Again, an ED does not just target one thing in your life; it is apparent wherever you go. It does not take a break when you're asking your boss for a raise and your boss decides to make an unsolicited comment on how your clothes fit you. It does not take a break when your massage therapist makes inadvertently disparaging comments about your body. This might seem obvious, but how can you expect to recover when all of these "minor figures" in your life continue to perpetuate negative body talk and diet talk?
It could even just be a "Hey, don't take this the wrong way, but I wanted to talk about some comments you made the other day." Or maybe it's a "Can we please find a conversation that doesn't have to do with dieting?" Whatever it takes to drive the message home so that these individuals can cease their unintentional chipping away from your recovery. And if you want an additional reason to do this: It helps promote the anti-diet, body-positive mindset and furthers the conversation. It's amazing how this works. When you're told that a comment you've been making or sentiment you've been repeating is offending someone, it makes you stop and reconsider who else in your life you might be accidentally delivering a negative, offensive message to (hell, it could even go beyond this discussion).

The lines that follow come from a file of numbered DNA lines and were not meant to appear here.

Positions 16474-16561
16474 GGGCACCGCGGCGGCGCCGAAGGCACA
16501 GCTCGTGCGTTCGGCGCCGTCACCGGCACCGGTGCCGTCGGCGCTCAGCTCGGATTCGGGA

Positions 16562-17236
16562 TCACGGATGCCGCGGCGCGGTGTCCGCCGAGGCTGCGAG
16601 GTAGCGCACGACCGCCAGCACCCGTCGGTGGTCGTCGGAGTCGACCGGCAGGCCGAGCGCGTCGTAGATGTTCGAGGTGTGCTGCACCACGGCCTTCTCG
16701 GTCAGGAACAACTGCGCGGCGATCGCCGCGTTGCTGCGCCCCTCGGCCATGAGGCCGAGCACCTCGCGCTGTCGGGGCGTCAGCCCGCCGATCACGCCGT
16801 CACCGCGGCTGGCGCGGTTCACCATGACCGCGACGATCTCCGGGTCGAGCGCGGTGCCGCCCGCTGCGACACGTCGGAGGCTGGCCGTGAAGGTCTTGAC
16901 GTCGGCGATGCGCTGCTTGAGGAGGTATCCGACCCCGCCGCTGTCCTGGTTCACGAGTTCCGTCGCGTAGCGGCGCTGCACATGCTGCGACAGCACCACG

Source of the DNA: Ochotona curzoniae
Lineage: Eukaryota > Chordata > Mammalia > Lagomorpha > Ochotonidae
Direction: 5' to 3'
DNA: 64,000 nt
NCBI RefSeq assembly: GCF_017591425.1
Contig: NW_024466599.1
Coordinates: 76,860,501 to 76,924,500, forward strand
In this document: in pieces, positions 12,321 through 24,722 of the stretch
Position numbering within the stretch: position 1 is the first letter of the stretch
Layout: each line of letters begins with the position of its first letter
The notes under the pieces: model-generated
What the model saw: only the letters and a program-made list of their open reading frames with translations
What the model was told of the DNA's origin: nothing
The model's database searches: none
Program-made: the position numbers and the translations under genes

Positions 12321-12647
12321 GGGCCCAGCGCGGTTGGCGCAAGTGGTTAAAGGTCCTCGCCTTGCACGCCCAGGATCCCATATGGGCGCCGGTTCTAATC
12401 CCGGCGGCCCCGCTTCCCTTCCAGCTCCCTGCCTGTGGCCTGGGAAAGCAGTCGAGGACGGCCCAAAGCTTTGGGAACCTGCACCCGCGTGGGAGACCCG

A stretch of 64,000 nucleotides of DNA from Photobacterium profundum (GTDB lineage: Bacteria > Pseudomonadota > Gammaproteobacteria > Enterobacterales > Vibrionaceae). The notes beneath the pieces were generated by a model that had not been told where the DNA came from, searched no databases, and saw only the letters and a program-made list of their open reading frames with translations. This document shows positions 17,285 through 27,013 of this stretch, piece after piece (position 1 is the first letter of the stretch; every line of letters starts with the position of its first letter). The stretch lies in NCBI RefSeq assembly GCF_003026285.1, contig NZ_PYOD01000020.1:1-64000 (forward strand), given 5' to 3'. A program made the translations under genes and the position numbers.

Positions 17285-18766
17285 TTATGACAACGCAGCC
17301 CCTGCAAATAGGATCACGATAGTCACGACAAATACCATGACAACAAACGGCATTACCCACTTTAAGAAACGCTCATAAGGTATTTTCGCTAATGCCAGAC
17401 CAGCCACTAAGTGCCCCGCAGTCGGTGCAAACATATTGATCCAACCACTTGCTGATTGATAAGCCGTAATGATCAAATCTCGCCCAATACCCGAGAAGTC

This inevitably begs the question What if my family is not supportive of my recovery?
In most cases, cutting out family is neither desirable nor doable. And indeed, "disowning" family members is a dangerous path to go down, even if they are bordering on toxic. It's just too hard to get through this without a close family network there for you.
As such, there are 2 plausible solutions to the unsupportive family roadblock:
1. Serious talk